SANDPOINT — With a passion for research, education and advocacy of Parkinson’s disease, A.C. Woolnough said he feels an obligation to help in the global effort to learn more about the disease.
Why? Because, despite his own diagnosis of the disease, he can help. He can travel across the country as he did today, for example, to review grants in New York in his role as a research advocate on the People with Parkinson’s Advisory Council for the Parkinson’s Foundation.
“While it’s work in a sense, it’s also fun,” Woolnough said. “And again, I have that obligation to represent the people who can’t do that.”
After 37 years as an educator and self-described “old English teacher,” it only made sense that Woolnough would begin documenting his journey in a number of amusing, yet serious, short stories. These short stories, published as a monthly column in local publications over the past four to five years, have been compiled into Woolnough’s first book — “On Fire: Reflections on a journey through life with Parkinson’s Disease.”
“The people with Parkinson’s, we can do more than we imagined sometimes,” Woolnough said. “So that’s basically what the title references — to be on fire, to be passionate, to be involved, to stand up and be heard, and to correct a lot of misimpressions.”
His wife, Pamela Woolnough, to whom the book is dedicated, said the title of the book is also about her husband’s passion.
“A.C. is inspired by the people in the Parkinson’s community — both the researchers and the Parkinson’s people who are leaders in the community, and then he in turn inspires others,” she said. “We want to bring all of that information to our community, to our Parkinson’s people in our community, and that’s what puts him on fire in my eyes, is his passion.”
While Woolnough was diagnosed with a “tremor-dominant” form of Parkinson’s, which is theoretically the slowest progressing, he said his dad was the “poster child” for the disease. He was stooped over and slow moving, with a soft voice and using a walker, Woolnough said. His mind, however, was still intact.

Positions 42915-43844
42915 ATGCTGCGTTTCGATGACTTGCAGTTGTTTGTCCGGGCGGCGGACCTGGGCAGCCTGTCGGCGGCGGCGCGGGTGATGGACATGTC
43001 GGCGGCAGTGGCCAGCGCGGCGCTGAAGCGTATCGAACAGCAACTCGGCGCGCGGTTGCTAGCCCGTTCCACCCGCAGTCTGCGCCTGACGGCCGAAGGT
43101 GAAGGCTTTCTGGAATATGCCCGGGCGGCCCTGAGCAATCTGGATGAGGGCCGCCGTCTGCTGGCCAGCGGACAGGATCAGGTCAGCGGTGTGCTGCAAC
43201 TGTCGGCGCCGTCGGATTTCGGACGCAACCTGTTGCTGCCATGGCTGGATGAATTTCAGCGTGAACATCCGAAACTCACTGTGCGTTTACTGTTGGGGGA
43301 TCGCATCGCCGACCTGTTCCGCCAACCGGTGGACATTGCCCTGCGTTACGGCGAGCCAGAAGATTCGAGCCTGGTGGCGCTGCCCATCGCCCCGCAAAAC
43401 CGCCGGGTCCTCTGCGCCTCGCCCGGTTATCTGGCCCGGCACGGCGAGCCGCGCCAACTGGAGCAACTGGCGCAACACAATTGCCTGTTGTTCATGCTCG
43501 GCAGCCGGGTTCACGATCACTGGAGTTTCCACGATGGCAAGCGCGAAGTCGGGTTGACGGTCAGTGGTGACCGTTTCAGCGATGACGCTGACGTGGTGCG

“He was one of the smartest people I’ve ever known,” Woolnough said.
His dad is the subject of at least one story in the book. Titled, “The Thief vs. the Superhero,” the story is about how the disease is like a thief — insidious, sneaky and destructive. Superheroes do exist, Woolnough wrote, as Parkinson’s warriors fight that thief every day. He wrote about a man named Bob, whose goal each day was to prepare and eat breakfast in under an hour, in an effort to beat the “thief” that was trying to take away his dignity and self-control. That was Bob’s superpower, Woolnough wrote. It wasn’t until the end of the story that Woolnough reveals Bob was his father.
Woolnough said he had always wanted to write a book, and after he was diagnosed with the disease and started meeting all the “movers and shakers” in the Parkinson’s community, he realized a lot of people were writing books. Most of those books, however, are full of self-help information and advice.
“Mine is just telling a story — what it’s like for me and the people I know, and the things I get involved with,” he said.
Among his efforts toward research and awareness of the disease, Woolnough has participated in a number of research studies, and is one of three ambassadors from the United States who participates in the World Parkinson Congress, which occurs every three years in different locations across the globe. The event brings around 5,000 physicians, scientists, nurses, rehabilitation specialists, caregivers and people with Parkinson’s disease together, allowing for a worldwide dialogue to help expedite the discovery of a cure and best treatment practices for the disease.
The next conference is in June in Kyotos, Japan, where Woolnough has been invited to host a pre-congress course, and co-host a roundtable discussion about the relationship between researchers and people with Parkinson’s. His pre-congress course is titled, “Tips and Tricks for Living with Parkinson’s that Go Beyond Medication.”
His goal was to finish the book before the conference, because there is a “book nook” at the event, where people can look through and order books.
“So authors don’t have to bring 100 books and return with 80, or bring 20 and wish they had 100,” Woolnough said. “I figure the best way to sell a book about Parkinson’s is to go where the people with Parkinson’s and the community goes.”
With the excitement of a little kid at Christmas, Woolnough received the first shipment of his books, printed by 48HrBooks in Ohio, last Friday.
“On Fire” is now available for purchase at Vanderford’s Books and the Corner Bookstore in Sandpoint, or email Woolnough at email@example.com. A copy is available at the East Bonner County Library District as well.
Mary Malone can be reached by email at firstname.lastname@example.org and follow her on Twitter @MaryDailyBee.